The Volokh Conspiracy is your one-stop shop for analysis of the Supreme Court decisions from the last two days. Just keep scrolling, as Glenn Reynolds says so often. (Can I stop linking him whenever I mention his name now? I think everyone knows who I'm talking about at this point. Or would I be violating some blogging ethics?) Of course, The Corner also has insights from their experts, and The Great One even makes an appearance today.

I'd like to specifically direct everyone's attention to a very interesting hypothetical posed by Eugene Volokh about Enemy Litigation as a Military Tactic. It's a very interesting, and, I think, a very real concern.

Tuesday, June 29, 2004

Congratulations Iraq

I am encouraged to see the news out of Iraq that the government is staying stable and that Saddam has been indicted. Although I have a hard time understanding why Bush’s approval rating is still as low as it is I will say this is very encouraging and hopefully will assuage the fears of those in the international community. No one likes to hear “I told you so” and France is reacting in their typical spiky way by telling Bush to mind his own business. I had hoped for more civility from the more powerful countries of the world however it seems that France is suited more to behave like a spoiled child.

With Saddam being ready to move to trial on charges including genocide the world can look for justice finally. This brutal dictator had been contained for too long by the cowardice of Bill Clinton and it took the strength of George W. Bush to go in and remove Saddam. Although it has not yet been announced who else will be tried with Saddam both Tariq Aziz and Chemical Ali are both strong possibilities to face justice for their past crimes. I can only hope that justice will be severed and the world can see a safe, just, strong, and free Iraq.

Good News From Iraq

My local paper printed a great column by Jeff Jacoby today about what's going right in Iraq. Getting a little balance helps put things in perspective. Check it out.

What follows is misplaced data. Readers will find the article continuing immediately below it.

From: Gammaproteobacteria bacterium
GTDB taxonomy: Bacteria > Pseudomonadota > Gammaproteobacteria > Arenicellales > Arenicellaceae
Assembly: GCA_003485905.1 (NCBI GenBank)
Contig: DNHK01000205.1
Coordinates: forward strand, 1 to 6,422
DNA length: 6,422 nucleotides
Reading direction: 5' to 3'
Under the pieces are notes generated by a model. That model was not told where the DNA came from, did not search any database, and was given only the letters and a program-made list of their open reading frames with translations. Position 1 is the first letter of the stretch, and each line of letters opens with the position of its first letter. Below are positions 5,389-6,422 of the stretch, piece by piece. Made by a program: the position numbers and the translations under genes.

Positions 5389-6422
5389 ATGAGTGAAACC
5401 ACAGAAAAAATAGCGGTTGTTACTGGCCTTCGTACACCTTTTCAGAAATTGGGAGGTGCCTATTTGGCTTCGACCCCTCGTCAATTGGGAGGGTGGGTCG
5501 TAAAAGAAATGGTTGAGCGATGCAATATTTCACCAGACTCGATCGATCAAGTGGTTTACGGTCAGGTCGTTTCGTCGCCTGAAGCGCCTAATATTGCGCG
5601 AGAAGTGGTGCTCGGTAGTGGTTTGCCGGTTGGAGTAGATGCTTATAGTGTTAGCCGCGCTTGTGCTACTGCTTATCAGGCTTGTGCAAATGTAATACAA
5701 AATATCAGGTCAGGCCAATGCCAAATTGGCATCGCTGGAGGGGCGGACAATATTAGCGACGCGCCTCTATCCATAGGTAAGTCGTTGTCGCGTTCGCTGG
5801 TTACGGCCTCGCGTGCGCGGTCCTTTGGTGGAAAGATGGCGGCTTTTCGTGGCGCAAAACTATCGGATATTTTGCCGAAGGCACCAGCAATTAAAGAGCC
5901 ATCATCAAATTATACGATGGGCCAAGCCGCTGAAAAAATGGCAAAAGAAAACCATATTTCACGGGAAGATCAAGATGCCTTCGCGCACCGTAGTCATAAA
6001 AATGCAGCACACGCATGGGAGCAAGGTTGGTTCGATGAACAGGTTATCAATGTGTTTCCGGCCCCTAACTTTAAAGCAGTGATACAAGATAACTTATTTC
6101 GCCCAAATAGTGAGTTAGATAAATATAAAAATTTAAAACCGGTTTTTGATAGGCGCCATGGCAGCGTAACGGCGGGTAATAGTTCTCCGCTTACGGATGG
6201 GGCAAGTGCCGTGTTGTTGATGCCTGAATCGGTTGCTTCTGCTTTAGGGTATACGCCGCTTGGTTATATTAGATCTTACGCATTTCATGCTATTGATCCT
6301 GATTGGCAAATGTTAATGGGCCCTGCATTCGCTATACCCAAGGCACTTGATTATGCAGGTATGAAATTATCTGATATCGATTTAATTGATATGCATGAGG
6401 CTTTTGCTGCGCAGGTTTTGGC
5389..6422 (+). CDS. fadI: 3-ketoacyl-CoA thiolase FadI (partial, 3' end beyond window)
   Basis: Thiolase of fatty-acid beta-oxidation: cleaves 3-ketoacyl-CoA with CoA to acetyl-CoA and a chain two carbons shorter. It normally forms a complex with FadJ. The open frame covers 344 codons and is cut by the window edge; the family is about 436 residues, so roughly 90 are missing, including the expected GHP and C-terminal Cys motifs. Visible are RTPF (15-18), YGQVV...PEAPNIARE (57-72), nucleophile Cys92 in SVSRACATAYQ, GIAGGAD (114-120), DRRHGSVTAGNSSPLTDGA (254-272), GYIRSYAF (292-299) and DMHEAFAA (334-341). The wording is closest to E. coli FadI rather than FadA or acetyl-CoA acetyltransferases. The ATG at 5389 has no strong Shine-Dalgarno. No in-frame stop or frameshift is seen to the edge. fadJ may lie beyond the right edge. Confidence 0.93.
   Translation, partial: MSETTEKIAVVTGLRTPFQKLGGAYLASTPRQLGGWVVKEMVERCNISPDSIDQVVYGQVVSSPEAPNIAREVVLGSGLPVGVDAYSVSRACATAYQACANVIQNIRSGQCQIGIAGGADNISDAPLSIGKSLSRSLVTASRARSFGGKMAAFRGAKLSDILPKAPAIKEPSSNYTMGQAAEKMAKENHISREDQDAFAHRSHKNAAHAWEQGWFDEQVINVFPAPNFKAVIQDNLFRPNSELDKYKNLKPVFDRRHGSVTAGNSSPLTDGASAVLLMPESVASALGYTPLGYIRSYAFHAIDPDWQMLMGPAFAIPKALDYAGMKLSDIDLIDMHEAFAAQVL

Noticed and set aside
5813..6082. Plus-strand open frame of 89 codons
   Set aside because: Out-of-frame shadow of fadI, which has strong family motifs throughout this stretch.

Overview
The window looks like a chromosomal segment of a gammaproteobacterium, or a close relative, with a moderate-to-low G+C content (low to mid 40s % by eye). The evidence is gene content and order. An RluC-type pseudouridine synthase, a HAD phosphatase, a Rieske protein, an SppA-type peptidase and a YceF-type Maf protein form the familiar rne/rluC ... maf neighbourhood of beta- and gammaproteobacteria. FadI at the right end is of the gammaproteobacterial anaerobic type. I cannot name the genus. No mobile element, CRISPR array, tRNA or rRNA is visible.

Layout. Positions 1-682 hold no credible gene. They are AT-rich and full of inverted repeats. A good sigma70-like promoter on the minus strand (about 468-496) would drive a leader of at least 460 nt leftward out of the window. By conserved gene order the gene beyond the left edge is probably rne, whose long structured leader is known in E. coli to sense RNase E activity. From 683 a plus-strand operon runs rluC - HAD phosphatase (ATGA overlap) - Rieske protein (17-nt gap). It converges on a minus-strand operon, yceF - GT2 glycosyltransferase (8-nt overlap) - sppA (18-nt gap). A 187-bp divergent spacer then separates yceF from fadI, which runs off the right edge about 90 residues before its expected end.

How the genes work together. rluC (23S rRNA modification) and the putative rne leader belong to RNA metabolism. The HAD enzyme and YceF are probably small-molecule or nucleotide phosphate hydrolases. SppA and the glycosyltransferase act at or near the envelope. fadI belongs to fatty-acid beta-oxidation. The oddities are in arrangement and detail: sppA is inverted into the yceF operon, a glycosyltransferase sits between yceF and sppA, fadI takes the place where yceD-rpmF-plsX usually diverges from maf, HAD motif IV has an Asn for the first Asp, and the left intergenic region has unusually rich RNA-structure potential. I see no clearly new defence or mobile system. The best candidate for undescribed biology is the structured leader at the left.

BP Review of World Energy

I thought I'd let everyone know that the BP Statistical Review of World Energy for 2004 has been published and is up on BP's website. It's a great resource and I highly recommend having a copy of it on your computer.

Miscellaneous Comments

I'm still pleased with the early transfer of power in Iraq, but as I was reading about it over at NRO, it occurred to me that perhaps we are handing things over too early. As Den Beste has pointed out many times, the real key to victory in the War on Terror is reform of the Middle East and the societies that produce terrorism and hatred of the West. So, my concern is, will we maintain enough influence in Iraq to affect the direction of its development? If they turn around and suddenly decide again that women shouldn't be in school and that Sharia is the way to go, will we have the leverage to get them to reverse course? Colin Powell said some time ago that we would have to accept it if they decide that, which is not an answer I like. It took several years for Japan and Germany to be ready, but that might be because those countries were completely destroyed. Something about this feels like the occupation of Cuba after the Spanish-American War, but I don't recall it well enough at the moment. I think I'll take a look at that again this week and perhaps write more about it later. I know we'll have a significant military presence in Iraq for some time to come, but I have to wonder if that's enough. Robert Alt from NRO is optimistic, so I suppose we'll see. Ultimately, I think I'm going to put my trust in the expertise of Rumsfeld and Bremer and hope that political considerations have not made Bush hasty.

I agree with Brian that Bush is certainly no Reagan, but I wouldn't be so harsh on him. Yes, his "triangulation" nonsense is immensely frustrating and his "co-opt rather than confront" policies on things like education and health care are more in the legacy of Clinton than the Gipper. However, I disagree that his policies are going to bankrupt us and vehemently disagree that more or higher taxes are required. First, I'd direct attention to the so-called "Reagan Deficits," which, while certainly the work of Congress are similar to what people are saying about Bush now. It's spending with an important purpose: winning the war. The tax cuts were for the economy, and look how things are turning around; they helped. Is this situation helped by the social spending? Not at all. Should we raise taxes to pay for it? Absolutely not. The social programs should wither on the vine, which, incidentally, is an incentive to get true conservatives into Congress (Toomey > Specter). Of course, this is also a bad time to be cutting the defense budget, since we are at war. Do I like the deficit? Certainly not, but I'm not too worried about it. Deficits/debts are a necessary evil of warfare. Americans pay plenty in taxes and raising them could not possibly help the economy or morale at home. Again, the answer is curb other spending. You can criticize Bush for departing from the Reagan legacy in many areas, but to criticize him for not being like Reagan when it comes to deficits to win a war doesn't make sense.